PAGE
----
Scientific Anthology: How Hobbies Affect Scientific Exploration

Introduction

As the saying goes, “All work and no play makes Jack a dull boy.” What they don’t tell you is that it also makes Jack less likely to succeed at work. In the next fifteen examples, you will see the value of play–hobbies–in addition to work, specifically scientific exploration. In his book, Where Good Ideas Come From, Steven Johnson reports how hobbies have benefited the scientific community through many generations.

 

“Legendary innovators like Franklin, Snow, and Darwin all possess some common intellectual qualities—a certain quickness of mind, unbounded curiosity—but they also share one other defining attribute. They have a lot of hobbies” (Johnson, 172).

The innovative power that comes from balancing work and play–career and hobbies–has always been present in scientific exploration. This anthology will describe how that power is still at work today.

Continue reading “Scientific Anthology: How Hobbies Affect Scientific Exploration”

Scientific Anthology: How Hobbies Affect Scientific Exploration

“What Good Is That?”

“But the folks at home were stymied. ‘What are you doing?’ his father would ask. ‘Restriction endonuclease modification,’ he would glibly answer, using the technical term for his research area. He would then pause for his father’s inevitable retort. ‘Well, what good is it? What are you going to do with that?'”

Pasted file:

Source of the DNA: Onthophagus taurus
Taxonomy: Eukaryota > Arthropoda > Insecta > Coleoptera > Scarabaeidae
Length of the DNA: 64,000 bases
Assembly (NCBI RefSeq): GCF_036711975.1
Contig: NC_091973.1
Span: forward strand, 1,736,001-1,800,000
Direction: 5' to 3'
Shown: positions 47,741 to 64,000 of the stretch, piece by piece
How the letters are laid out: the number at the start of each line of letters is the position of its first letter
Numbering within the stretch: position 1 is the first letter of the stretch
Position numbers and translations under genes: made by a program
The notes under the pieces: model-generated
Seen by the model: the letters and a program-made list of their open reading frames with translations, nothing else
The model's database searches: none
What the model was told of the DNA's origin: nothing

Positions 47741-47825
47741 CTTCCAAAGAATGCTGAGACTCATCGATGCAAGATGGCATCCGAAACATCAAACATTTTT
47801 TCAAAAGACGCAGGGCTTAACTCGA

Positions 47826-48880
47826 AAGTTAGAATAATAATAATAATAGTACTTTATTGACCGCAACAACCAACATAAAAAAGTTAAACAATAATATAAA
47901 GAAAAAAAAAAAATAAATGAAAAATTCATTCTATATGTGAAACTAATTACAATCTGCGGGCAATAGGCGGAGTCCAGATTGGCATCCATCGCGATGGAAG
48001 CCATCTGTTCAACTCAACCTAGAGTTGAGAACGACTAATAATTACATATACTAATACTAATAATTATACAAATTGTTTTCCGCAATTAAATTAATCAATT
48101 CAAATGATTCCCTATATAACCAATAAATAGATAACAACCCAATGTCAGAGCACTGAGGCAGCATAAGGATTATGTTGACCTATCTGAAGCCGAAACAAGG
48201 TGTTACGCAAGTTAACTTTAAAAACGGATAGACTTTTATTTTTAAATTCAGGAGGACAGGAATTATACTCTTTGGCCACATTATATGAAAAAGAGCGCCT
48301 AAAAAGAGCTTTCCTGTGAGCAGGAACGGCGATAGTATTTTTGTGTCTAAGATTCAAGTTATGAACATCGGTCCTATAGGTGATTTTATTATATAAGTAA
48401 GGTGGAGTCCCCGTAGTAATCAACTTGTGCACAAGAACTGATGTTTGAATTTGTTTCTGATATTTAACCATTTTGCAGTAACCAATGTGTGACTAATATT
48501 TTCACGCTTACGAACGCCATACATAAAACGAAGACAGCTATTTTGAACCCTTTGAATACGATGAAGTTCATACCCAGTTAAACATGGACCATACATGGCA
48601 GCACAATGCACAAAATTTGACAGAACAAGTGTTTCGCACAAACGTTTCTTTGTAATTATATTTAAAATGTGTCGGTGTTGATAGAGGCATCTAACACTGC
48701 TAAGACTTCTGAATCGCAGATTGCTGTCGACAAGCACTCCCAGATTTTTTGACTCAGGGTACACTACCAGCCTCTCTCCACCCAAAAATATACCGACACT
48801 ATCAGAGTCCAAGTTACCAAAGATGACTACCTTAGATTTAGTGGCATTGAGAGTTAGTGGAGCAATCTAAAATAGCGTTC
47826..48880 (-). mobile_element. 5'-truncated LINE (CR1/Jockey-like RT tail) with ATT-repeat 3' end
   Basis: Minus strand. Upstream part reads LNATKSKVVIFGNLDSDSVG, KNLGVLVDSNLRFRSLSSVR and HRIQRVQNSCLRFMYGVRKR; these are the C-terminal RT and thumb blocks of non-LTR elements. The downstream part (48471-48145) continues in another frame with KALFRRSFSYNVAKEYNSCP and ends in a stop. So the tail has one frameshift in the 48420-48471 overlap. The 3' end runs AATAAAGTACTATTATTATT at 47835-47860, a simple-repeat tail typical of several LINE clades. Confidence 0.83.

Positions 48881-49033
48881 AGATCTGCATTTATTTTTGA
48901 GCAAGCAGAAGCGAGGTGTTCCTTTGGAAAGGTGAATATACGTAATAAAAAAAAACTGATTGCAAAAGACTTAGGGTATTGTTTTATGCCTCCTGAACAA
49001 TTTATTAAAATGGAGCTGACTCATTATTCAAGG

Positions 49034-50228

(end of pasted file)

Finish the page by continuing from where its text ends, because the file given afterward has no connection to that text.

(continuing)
-Hughes, 6

I found this particular section of the origin story of Boyer to be hilarious and relatable. It is first hilarious because clearly it is important scientific research that Boyer is performing, but his father simply wants to know how he plans on supporting himself. With older generations I think it is very common to be more concerned with the immediate job opportunities one can get so that one can support oneself. Younger generations, though, think on a much more global scale, where they wonder what they can do in the world or what difference they can make, hence Boyer’s response to his father: “I don’t know–cure the common cold” (Hughes, 6)

The argument of which is more important (accomplishing short-term and long-term goals) continues even after Boyer and his father had this discussion; many parents today have that same argument with their college age children. What is extraordinary about this is that while Boyer was studying his restriction endonuclease modification and ultimately striving for a long-term goal, he was able to create the business, the short-term goal of having a job and an income to support himself.

“What Good Is That?”